In the following discussion it will be assumed that the conventional IC practice of a P type substrate wafer is employed with an N type epitaxial layer thereon to contain the active devices. When a P type diffusion is mentioned it will be of that normally used in making the base of an NPN vertical transistor. The N+ type diffusion will be that normally used to make an NPN transistor emitter. Such base diffusions are typically about three microns deep and the emitter diffusions about two microns deep. If desired enhanced device performance can be obtained by making the P type diffusions about 5 microns deep and of a doping density that is substantially higher concentration than that of the conventional NPN base.
P diffusion 32 comprises the collectors of a group of nine transistors, the emitters of which are represented by P diffusion 33-41. This group of transistor represent transistors 10 and 11 of FIG. 1. Diffusion 32 is contacted by oxide cuts at 42-45. Emitters 33-41 are contacted by oxide cuts at 46-54.
N+ diffusions 56 and 57 flank diffusion 32 and are contacted by cuts 58 and 59. These provide base connections to the lateral transistors that are associated with emitters 33-41.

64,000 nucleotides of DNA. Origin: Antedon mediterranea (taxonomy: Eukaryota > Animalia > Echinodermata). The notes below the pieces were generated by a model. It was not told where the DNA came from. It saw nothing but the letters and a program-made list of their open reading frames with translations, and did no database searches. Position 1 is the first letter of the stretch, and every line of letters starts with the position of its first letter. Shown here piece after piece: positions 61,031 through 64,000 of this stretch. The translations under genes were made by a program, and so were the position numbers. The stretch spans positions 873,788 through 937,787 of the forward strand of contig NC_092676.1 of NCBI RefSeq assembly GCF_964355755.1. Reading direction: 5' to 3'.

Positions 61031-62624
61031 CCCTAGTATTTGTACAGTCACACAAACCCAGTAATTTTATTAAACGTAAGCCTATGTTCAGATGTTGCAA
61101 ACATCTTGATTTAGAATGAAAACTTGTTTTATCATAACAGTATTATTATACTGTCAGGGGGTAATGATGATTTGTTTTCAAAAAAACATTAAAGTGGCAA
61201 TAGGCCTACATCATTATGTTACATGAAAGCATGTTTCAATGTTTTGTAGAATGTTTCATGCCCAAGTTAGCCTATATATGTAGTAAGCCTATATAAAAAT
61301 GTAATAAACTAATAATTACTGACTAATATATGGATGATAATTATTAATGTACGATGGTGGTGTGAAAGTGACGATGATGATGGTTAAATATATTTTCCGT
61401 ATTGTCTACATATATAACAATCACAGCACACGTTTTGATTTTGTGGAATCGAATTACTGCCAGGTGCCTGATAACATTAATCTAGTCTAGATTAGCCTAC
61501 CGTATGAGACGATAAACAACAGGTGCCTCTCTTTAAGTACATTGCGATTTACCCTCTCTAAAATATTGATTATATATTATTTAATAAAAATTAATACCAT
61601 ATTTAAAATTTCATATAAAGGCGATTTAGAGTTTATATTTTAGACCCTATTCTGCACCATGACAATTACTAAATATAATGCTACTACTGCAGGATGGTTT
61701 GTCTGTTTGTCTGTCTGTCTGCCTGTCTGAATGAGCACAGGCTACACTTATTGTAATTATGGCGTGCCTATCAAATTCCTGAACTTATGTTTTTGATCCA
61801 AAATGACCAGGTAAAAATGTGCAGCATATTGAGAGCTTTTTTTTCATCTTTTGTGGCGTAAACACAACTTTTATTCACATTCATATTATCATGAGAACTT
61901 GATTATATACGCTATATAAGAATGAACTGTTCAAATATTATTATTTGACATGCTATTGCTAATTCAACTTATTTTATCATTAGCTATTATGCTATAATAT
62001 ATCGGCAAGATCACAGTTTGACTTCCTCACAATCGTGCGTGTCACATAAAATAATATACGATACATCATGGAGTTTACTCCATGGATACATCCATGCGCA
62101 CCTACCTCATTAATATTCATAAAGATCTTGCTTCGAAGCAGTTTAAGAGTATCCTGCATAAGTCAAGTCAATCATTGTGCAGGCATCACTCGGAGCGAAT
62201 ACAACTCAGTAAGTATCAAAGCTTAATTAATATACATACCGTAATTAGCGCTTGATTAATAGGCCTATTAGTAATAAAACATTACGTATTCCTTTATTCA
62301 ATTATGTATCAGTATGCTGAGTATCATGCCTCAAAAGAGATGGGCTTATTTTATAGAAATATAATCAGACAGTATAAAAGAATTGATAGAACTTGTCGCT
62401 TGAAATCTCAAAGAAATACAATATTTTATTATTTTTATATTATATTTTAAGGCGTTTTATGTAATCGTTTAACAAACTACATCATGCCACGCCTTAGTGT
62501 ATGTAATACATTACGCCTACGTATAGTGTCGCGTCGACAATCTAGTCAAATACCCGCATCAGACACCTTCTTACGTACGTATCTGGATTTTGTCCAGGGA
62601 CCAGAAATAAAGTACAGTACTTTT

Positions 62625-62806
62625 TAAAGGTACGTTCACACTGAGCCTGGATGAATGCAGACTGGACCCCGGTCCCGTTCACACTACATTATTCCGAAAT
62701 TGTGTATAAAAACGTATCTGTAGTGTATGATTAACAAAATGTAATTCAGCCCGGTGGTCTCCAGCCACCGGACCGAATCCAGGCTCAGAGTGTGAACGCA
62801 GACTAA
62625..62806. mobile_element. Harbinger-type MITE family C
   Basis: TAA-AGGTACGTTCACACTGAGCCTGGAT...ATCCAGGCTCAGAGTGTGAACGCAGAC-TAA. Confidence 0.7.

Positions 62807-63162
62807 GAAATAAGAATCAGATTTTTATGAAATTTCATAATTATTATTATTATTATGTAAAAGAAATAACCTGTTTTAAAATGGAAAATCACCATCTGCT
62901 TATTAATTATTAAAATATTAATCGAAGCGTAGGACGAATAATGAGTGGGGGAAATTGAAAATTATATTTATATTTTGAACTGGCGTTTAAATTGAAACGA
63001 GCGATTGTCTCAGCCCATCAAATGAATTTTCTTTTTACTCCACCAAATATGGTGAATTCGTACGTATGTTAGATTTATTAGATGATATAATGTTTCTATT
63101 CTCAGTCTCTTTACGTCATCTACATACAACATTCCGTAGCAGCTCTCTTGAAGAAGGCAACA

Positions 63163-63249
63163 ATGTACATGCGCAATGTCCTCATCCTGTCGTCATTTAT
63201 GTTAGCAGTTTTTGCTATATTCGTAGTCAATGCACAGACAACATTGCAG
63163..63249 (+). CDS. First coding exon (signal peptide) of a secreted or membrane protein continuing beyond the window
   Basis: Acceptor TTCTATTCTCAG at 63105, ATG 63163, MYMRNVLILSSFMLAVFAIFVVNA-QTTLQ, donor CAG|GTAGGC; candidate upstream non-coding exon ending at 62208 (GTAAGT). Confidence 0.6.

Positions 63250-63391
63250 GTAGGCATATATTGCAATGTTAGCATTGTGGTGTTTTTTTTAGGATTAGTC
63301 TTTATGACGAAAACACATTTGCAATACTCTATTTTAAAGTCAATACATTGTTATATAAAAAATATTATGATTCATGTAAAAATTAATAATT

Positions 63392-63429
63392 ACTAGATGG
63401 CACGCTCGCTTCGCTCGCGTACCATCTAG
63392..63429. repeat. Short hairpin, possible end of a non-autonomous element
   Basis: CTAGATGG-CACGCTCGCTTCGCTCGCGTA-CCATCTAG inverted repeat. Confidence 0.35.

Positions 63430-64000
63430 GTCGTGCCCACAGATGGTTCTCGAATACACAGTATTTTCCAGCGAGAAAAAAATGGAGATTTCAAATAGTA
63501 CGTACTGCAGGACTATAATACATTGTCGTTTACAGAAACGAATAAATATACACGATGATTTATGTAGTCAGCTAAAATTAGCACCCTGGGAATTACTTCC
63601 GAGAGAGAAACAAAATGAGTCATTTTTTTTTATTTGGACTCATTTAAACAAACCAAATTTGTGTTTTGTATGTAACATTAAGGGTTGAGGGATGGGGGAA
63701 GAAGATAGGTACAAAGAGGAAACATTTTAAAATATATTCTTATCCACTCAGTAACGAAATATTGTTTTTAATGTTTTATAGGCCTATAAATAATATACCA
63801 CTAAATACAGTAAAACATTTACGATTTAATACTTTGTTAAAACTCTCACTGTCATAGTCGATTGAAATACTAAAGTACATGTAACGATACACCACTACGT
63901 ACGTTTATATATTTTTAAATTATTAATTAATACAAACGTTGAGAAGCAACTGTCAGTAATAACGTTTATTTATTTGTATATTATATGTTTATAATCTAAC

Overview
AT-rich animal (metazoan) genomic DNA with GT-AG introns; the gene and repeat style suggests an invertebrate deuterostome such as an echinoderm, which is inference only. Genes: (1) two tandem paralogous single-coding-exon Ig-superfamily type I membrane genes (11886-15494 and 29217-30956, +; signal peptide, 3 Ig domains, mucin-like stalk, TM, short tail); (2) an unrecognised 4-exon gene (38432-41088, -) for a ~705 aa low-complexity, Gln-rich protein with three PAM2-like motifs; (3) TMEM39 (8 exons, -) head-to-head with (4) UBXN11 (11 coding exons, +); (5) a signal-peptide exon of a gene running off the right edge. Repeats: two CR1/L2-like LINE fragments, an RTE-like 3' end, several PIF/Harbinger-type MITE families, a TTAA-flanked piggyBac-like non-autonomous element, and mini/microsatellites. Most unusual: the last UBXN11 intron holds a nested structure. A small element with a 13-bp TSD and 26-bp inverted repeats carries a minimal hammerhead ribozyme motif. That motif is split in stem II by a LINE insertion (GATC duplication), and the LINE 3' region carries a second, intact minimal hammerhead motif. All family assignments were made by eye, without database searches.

P diffusion 60 provides the collectors for a group of six transistors in parallel that comprise transistors 14 and 15 of FIG. 1. The emitters are created by P diffusions 61-66. Contact cuts 67 and 68 provide for connections to diffusion 60 and cuts 69-74 provide for contact to emitters 60-66. N+ diffusion 76 provides through contact cut 77 one flanking base connection, while diffusion 56 provides the opposing base connection.
The transistors at the right side in FIG. 2 are mirrored on the left and an equivalent array of contact cuts is present. These make up transistors 12, 13, 16 and 17 of FIG. 1.
In the central region there is a P diffusion 80 which contains and isolates the various crossunder resistors. An N+ diffusion 81 is used to create resistors 22 and 23 which are contacted by cuts 82-84. It will be noted that contact cut 82 spans and exposes both diffusions 80 and 81. This means that the metalization, that will be described hereinafter, will provide a low impedance connection between the two diffusions, shorting them together at a point that will comprise base input terminal 20 of FIG. 1.